Spiritual Problems. Satan works to enslave Christians in their spiritual lives. Evil spirits can incite overly rigorous self-denial and a severely legalistic approach to Christianity. They can also foster self-condemnation camouflaged as humility. Evil spirits can inspire Christians to judge each other harshly, and to adopt an extremely self-righteous posture toward Christians or toward non-Christians. Christians should never feel that their spiritual lives are immune from satanic attack.
Fear of God’s Work. Whenever God is beginning to work in power Satan can be expected to try to obstruct the path. He erects obstacles to important acts of God. Many people experience unnatural fears before giving their lives to God, being baptized in the Spirit, taking some other significant step in their Christian lives. By inspiring such fears, Satan can directly oppose the building of God’s kingdom.
Christians should not over-simplify or over-spiritualize the causes of their personal problems by attributing every difficulty to Satan. Many forces – not all of them satanic – operate to cause us trouble. To attribute everything to Satan can itself be a deception of Satan. However, Christians must be aware of spiritual realities. One of these realities is that Satan and evil spirits do exist, that they operate in our personal lives, and that we must reckon with them when we deal with our difficulties.
The Solution: The Armor of God
To win freedom from a personal problem, it is usually necessary to detect its source. A physician cannot prescribe a remedy until he diagnoses the disease. If wrongdoing has caused a problem, the remedy is repentance and reconciliation. It will be fruitless and perhaps dangerous to deal with a problem of wrongdoing as though evil spirits were the cause. Similarly, repentance will bring no relief if Satan is at the root of a problem; a special prayer may be required. Nevertheless, a Christian who is uncertain about the source of a difficulty should not fear. God loves his people, and he will provide both a diagnosis and a remedy for their ills.
The Armor of God
Once we know that evil spirits are implicated in a problem, we need to know what weapons to use against them. In the sixth chapter of Ephesians, Paul exhorts Christians to “put on the whole armor of God, that you may be able to stand against the wiles of the devil.” Using the analogy of military armor, he lists various elements of the Christian life that serve as spiritual armor in our battles with Satan. The armor of God is God’s solution to the problem of Satan and evil spirits.
Truth. The first essential piece of armor is the truth. Jesus calls Satan “a liar and the father of lies.” Satan tempts Christians by deceiving them about God, themselves, other people, and the external world. We hear Satan’s deceitful voice in the words: “God does not love you. How could he love a person as weak and foolish as you?” “God? Who is he?” “You certainly are an incompetent and worthless human being.” “No one loves you, and no one will ever love you.” “The world is conspiring against you.” Sometimes Satan is able to make a Christian believe a lie by attaching it to a truth. “You shouldn’t have yelled at Sally yesterday. You sure are a poor husband.”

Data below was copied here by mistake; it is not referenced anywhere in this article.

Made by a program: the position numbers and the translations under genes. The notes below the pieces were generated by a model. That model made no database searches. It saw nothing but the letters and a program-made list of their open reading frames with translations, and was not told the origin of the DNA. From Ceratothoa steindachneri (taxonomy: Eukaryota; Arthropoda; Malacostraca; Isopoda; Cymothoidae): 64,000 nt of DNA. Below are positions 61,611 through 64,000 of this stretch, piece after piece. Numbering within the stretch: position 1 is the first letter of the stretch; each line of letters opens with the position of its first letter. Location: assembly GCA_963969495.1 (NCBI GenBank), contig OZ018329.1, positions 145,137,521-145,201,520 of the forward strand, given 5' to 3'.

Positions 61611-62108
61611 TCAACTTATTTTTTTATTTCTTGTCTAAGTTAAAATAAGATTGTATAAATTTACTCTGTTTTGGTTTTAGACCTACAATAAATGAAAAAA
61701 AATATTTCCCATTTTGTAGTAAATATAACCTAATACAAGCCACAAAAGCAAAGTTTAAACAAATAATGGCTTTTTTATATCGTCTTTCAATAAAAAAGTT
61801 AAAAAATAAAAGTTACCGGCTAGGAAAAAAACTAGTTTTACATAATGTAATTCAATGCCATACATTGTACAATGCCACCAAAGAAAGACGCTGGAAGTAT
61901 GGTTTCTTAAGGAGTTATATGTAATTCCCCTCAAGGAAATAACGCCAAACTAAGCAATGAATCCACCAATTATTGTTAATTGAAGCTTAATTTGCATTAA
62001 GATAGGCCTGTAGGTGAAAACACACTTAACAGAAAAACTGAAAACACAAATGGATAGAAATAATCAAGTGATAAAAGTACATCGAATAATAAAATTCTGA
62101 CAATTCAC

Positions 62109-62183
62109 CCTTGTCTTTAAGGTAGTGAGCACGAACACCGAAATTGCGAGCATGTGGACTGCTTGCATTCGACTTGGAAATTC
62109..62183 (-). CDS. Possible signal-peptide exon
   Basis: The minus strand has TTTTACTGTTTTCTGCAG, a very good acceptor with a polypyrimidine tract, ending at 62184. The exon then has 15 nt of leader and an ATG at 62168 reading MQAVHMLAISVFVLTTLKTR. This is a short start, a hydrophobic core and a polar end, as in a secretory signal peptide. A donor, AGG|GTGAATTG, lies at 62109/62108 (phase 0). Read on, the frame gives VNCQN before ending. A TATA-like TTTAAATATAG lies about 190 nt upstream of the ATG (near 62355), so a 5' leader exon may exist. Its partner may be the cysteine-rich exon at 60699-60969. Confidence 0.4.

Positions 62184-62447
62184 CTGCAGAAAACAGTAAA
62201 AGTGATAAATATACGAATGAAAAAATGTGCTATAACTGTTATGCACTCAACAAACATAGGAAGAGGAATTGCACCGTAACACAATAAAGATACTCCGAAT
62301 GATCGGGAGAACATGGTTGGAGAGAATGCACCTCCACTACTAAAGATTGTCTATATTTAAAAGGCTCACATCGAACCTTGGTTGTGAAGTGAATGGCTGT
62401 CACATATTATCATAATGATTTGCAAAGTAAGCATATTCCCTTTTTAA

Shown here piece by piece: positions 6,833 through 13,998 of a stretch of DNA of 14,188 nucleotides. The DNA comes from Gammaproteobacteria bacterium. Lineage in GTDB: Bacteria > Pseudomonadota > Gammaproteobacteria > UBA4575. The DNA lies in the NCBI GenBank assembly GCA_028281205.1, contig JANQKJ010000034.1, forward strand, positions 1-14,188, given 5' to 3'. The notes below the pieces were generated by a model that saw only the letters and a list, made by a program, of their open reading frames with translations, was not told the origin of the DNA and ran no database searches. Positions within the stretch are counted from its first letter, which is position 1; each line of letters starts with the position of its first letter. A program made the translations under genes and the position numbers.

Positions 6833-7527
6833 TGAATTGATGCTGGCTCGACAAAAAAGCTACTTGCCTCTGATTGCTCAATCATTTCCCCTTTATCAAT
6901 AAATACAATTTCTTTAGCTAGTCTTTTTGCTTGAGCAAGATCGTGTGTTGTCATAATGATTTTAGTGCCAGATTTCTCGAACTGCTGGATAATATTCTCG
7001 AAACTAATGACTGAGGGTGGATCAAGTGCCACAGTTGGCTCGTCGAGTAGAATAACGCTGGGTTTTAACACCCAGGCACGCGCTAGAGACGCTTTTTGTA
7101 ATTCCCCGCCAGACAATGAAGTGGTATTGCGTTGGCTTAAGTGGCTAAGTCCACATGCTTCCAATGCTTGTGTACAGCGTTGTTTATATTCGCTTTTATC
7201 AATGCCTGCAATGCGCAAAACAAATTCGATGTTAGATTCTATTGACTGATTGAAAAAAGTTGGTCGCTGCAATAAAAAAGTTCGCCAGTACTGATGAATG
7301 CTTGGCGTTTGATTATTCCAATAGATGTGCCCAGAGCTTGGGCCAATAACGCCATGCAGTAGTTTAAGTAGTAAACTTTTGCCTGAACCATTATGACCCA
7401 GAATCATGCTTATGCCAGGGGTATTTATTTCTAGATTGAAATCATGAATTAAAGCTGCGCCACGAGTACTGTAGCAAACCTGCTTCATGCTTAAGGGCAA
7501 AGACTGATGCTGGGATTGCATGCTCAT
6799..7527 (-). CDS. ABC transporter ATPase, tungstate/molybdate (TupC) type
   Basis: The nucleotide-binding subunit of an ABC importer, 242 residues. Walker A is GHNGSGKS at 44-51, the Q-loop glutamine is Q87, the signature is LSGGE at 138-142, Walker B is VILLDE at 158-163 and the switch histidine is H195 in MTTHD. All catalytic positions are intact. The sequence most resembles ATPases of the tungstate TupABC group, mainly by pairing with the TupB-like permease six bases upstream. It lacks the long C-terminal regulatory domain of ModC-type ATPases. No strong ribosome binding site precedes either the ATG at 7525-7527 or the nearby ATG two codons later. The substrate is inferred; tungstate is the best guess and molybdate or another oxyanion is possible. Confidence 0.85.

The lie here is embedded in false logic, an incorrect inference. True, the man should not have yelled at Sally. But the self-condemning remark that follows – “you sure are a poor husband” – is a lie. It is a maneuver to fix the husband’s attention on his weakness rather than on changing his behavior. We counter such deceit by knowing the truth fully and clearly, and addressing it both to Satan and to the tempted mind. “God created me and loves me. He is my father. Jesus has died for me and won forgiveness for me. He is showing me how to be a better husband.” God’s truth – our awareness of his love and protection – shatters Satan’s lies.
Righteousness. Righteousness is the breastplate of God’s armor. We live righteously when we submit to the commandments of God. Like Jesus, Satan waits for an invitation. Sin is his invitation. Like Jesus, Satan does not crash down the door, but waits for us to open it. Once Satan enters, then more than human effort and repentance are needed to get him out. We are only wise to keep Satan out by living our lives in righteousness, in obedience to God’s commandments.
Faith. The shield of faith reminds us of the source of the Christian’s authority over Satan – the power of God. Unaided human flesh and blood cannot challenge Satan. He is too strong, clever, and resourceful. Thus the Christian trusts in the power, wisdom, and authority of God the Father to overcome Satan’s strength. The Christian should have absolute confidence in God’s ability to handle Satan, for one of Satan’s most potent lies, tagged on to most of his enticements is, “and, of course, you can’t possibly resist this temptation.” Simple confidence that we can resist Satan’s temptations through the power of God is a powerful weapon.